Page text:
A more recent version of these Leases notes – written by Cambridge/Bpp/College Of Law students – is available here.
The following is a more accessble plain text extract of the PDF sample above, taken from our GDL Land Law Notes. Due to the challenges of extracting text from PDFs, it will have odd formatting:
Distinguishing a Lease from a Licence:
Lease Property right Exclusive possession Binds third parties Security of tenure
Licence Personal right No exclusive possession Doesn't bind third parties No security
Something that looks like a lease but fails to satisfy the ingredients of a lease will be a licence (personal right)
Characteristics of a lease A landlord grants a leasehold title out of his own title, which will be an interest which lasts longer than the leasehold, to a tenant. Street v Mountford S charged Mrs Mountford PS37 p/w as a 'licence fee' with 14 days' notice for termination. She signed a form saying she agreed that the Rent Act didn't apply to her. She challenged this as she wanted to be under the protection of the Act Held: Mrs Mountford had a lease despite the express intention behind the contract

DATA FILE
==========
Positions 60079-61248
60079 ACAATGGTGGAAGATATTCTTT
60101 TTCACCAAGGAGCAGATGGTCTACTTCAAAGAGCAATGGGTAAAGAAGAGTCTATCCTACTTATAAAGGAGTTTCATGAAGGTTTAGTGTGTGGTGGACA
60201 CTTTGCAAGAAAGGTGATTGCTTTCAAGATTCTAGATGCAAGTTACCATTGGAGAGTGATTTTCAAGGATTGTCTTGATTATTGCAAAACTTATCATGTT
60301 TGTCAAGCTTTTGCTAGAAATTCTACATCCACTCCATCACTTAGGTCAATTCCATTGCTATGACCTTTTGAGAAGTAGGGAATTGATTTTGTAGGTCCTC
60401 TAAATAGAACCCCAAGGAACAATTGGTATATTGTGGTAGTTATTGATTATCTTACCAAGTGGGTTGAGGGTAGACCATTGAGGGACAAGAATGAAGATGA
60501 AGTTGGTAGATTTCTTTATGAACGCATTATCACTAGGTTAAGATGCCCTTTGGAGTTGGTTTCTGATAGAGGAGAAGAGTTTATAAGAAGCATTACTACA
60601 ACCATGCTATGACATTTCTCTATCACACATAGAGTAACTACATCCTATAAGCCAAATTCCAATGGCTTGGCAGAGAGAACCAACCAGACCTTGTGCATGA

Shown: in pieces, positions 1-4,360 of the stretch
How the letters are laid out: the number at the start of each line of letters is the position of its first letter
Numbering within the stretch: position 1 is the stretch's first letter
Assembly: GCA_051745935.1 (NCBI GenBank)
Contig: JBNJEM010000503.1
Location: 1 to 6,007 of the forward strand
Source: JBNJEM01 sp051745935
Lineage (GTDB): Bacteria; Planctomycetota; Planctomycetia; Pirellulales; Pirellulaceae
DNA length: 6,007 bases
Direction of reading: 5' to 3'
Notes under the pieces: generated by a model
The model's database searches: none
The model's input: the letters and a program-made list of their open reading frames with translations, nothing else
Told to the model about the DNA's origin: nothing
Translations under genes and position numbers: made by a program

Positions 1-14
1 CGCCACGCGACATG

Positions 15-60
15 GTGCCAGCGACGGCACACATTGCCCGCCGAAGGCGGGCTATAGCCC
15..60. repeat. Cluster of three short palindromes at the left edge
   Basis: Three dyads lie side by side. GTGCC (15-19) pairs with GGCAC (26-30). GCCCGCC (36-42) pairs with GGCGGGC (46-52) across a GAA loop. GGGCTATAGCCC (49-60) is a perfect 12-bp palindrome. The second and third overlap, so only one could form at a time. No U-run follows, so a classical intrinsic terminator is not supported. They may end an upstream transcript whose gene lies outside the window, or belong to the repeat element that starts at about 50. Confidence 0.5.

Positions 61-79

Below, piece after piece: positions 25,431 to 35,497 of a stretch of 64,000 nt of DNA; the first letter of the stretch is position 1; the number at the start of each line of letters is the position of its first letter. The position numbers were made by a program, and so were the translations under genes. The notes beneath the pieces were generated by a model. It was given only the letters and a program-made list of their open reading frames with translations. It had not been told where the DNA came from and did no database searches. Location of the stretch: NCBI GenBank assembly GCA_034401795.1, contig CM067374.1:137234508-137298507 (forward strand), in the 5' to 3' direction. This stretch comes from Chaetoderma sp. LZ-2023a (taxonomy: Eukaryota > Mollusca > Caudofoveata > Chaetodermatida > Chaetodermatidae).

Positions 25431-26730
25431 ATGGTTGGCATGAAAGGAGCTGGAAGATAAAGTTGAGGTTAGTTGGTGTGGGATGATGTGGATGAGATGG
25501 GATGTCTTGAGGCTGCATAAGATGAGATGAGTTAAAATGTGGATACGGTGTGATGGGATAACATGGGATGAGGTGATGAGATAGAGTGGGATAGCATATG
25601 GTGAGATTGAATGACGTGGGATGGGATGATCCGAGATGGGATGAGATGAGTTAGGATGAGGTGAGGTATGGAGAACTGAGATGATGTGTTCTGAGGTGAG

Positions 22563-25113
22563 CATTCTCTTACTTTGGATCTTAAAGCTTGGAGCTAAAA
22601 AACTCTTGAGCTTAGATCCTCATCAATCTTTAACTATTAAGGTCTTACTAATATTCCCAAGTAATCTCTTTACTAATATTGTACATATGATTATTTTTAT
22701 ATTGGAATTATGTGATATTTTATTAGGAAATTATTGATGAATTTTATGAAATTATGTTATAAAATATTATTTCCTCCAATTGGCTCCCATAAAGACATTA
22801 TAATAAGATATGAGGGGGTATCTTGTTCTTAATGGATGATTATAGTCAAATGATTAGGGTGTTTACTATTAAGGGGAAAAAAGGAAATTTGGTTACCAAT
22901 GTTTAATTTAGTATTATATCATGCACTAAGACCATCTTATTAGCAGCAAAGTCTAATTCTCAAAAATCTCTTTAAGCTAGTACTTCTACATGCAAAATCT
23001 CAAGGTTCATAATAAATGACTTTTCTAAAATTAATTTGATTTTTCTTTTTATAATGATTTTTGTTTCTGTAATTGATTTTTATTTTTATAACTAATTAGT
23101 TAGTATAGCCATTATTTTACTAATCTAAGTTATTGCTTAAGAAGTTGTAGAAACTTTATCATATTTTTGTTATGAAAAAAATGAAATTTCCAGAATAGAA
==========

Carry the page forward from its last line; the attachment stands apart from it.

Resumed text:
? Lord Templeman: "the only intention which is relevant is the intention demonstrated by the agreement to grant exclusive possession for a term at a rent." Heslop v Burns H allowed the Burns to live in a cottage rent free & integrated with the family, becoming godfather of their daughter & paying her school fees. They remained after the death of the owner & sought to establish a leasehold title to the cottage Held: they were licencees because there was no intention to create legal relations. This case confirms that whilst rent is NOT a prerequisite of a valid lease (S.205(1)17) LPA 1925) it will be a factor suggestive of personal rights only Certainty of term
? Sweet & Maxwell: "the grant of a right to the exclusive possession of land for a determinate term less than that which the grantor has himself in the land" The term must be fixed or periodic. Fixed term lease:
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